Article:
Bonus Film: Fraises et Crème Fraîche 16:9 PAL, DTS 5.1 (4.1), DD2.0 The Musicians Discography
The Lewinsky March 5:25
Business As Usual 6:23
Fraises et Crème Fraîche 9:53
Got To Go Home 8:51
Oum Saïd 10:36
Maltese Chicken Farm 9:36
Ma Muse M'amuse 9:37
Pont Neuf 5:41
Total time 66:24
THE MUSICIANS: Rabih Abou-Khalil, oud Eddie Allen, trumpet Dave Ballou, trumpet Tom Varner, frencn horn Dave Bargeron, euphonium Michel Godard, tuba Gabriele Mirabassi, clarinet Antonio Hart, alto saxophone Ellery Eskelin, tenor saxophone Vincent Courtois, cello Nabil Khaiat, frame drums Jarrod Cagwin, drums Walter Quintus, sound engineer
All compositions written and arranged by Rabih Abou-Khalil
Recorded by Walter Quintus and Bardo Kox (WDR) at the WDR Studio, Cologne, Germany, on July 22-30, 2000 Produced by Rabih Abou-Khalil and Walter Quintus Mixed by Walter Quintus at Sound Studio Zerkall, Germany Executive Producer: Matthias Winckelmann
Because I was only a passing visitor to her far-away land I know nothing of her and I shall never discover anything about her. And as her disturbing appearance entered my sight for but brief burning moments, I know neither her name nor the world in which she grew up. And still, her presence remains with me, radiant, pulsing with a firm rhythm, obscured only now and then when enthusiasm flags, worries accumulate and sorrow grows.
I saw her in Samarkand when I arrived with a sundry group of different nationalities from far-away countries. I was caught up in the city. I became acquainted with its invisible horizons, fired by everything I had read and learned about it, by what I had heard of its particular music, of the trees I knew from ancient miniatures and which were unknown in my country, of the domes, the gates, and the ceramics, decorated with their predominant blue, their yellow blended with red, impressive lines far above, entwined and interwoven.
I was well-informed. And yet, I was unknowing.
I carry my Samarkand deep inside me. My Samarkand, born from me, bound up with my plans, my subtlest desires, my flourishing fantasies. From this point of view I could consider myself well-informed and knowledgeable.
But of the city existing in the realm of my senses I knew only what little had reached me from guides and interpreters. If I were to move from the hotel we were staying in just a short distance, I might not find my way back. I listened to the people talking but did not understand a word, and I was unable to decipher a single letter of the Uzbek writing. Thus I was unknowing.
In my memory today there is a long-drawn-out street, small shops, round balls of cheese, of the kind I know from Kurdistan, vegetables and flowers, monumental entrances of mosques constructed by Tamerlane and his successors.
I see before me a rectangular hall in an ancient building with high walls. One of those places weighed down with the breath of generations, that sharpens my senses, and where I can listen to bygone times. Now, while I write this, I am unable to find my way back to that building, or that hall. And even if I were fortunate enough to return to those regions, I would not find them as they were then, during my first stay there. Within that short period of time states have collapsed, others risen. Among them the country of that girl. In what land, I wonder, does she live and move now, if she might still be alive? In which spot is she buried, should she have departed this life?
I have no answer. But I am aware of my submission to this place and those moments of bewilderment. It has stayed with me. I take it with me on my travels even if I can only reach it with difficulty. It is entirely thanks to her that I can do so; for place and time were merely the frame for her luminous apparition, a delightful radiance that was not accomplished all of a sudden, as I recall what happened that afternoon. Entering that yellow painted building I felt certain that she was within my reach. Somehow I grasped her presence nearby, although I only became aware of it some time later.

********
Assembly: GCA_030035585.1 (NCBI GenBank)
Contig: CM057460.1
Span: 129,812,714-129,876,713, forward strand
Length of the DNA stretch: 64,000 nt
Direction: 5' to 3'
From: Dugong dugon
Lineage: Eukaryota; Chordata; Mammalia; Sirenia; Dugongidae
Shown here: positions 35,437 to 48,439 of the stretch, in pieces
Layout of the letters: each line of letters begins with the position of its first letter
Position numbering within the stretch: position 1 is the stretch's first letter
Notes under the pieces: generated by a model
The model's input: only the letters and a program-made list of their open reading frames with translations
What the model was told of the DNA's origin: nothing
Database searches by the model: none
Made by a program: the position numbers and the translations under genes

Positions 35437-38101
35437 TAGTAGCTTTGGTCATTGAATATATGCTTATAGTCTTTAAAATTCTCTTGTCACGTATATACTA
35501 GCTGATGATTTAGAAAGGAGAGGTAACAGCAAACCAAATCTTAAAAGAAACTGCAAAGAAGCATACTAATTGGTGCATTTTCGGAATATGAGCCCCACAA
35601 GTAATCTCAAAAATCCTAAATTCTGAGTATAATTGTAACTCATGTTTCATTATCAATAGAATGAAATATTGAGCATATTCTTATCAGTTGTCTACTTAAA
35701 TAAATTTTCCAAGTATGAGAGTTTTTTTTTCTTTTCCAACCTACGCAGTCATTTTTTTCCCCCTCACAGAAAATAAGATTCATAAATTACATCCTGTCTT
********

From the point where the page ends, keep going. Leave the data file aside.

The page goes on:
After some friendly words of welcome two musicians entered. One was holding a violin whose bow he held up, bending over it. The other had his arm round an enormous instrument. Then a third one came in, taking his seat a little way off. He was leaning forward, gazing at his wooden flute. The second player began to move his bow over the strings of his instrument, that resembled a guitar and a double-bass at the same time, an instrument with oriental features, harsh in tone, yet touching, sorrowful and full of despair.
These melodies were simply a prelude to her luminous, fragrant apparition. In an instant, hard to define or pin down, she moved into the empty space in the centre of the hall. Even now I wonder whether her feet touched the ground or whether she just floated in. She was wearing robes of the colour of rare butterflies' wings. Her fingers were straightened, outstretched, wide apart, each with its own place, its independent gesture seeming to express a mysterious meaning.
At times I betake myself to places going back a long way which are flawless. I wrap myself in their shadow and their atmosphere. Domes fascinate me, for as much as they enclose me in themselves, symbols of the circularity of all being, they liberate me and set free anything still inside me. I have visited the wooden dome of Imam al-Shâfii's mausoleum, the domes of the mosques of Qalawûn, of Qâyitbay and Barqûq, Barsbay and Omar Ibn al-Fârid. I was rescued by the Blue Mosque in Istanbul; in Fes I drew myself up beneath a small compact, inclusive dome in the Qarawiyîn-Mosque.
Those windows high up at the point where square becomes circle, windows of coloured glass framed with plaster look to the four cardinal points and the ones between. At every hour of the day the sunlight filters through a yellow square, a green octagon, or a blue circle. The rays coming from the depths of the universe, from the furnace of eternal explosions and blazing atoms, follow the paths laid down by those artists who passed away after they had built, decorated and traced the course of light.
At three o'clock in the afternoon, in summer as in winter, whether the days are long or short, she makes her appearance at exactly the time when the segment of green light on the pillar to the right, the northern one, takes on a shade that has no equal anywhere, a green harbouring the secret of eternity, sug¬gesting the delicacy of a breeze, intimating the source of joy, the horizons of eternity, the purity of secret wishes and desires from time immemorial.
The flowing rays mingle with the coloured glass, every hour passing through another pane and taking on its colour. The third hour is for green, and for that girl from Samarkand, fashioned from a drop of light, from the fertilization of yellow and blue, from the secret of dusk and dawn with its touch of light at the horizon.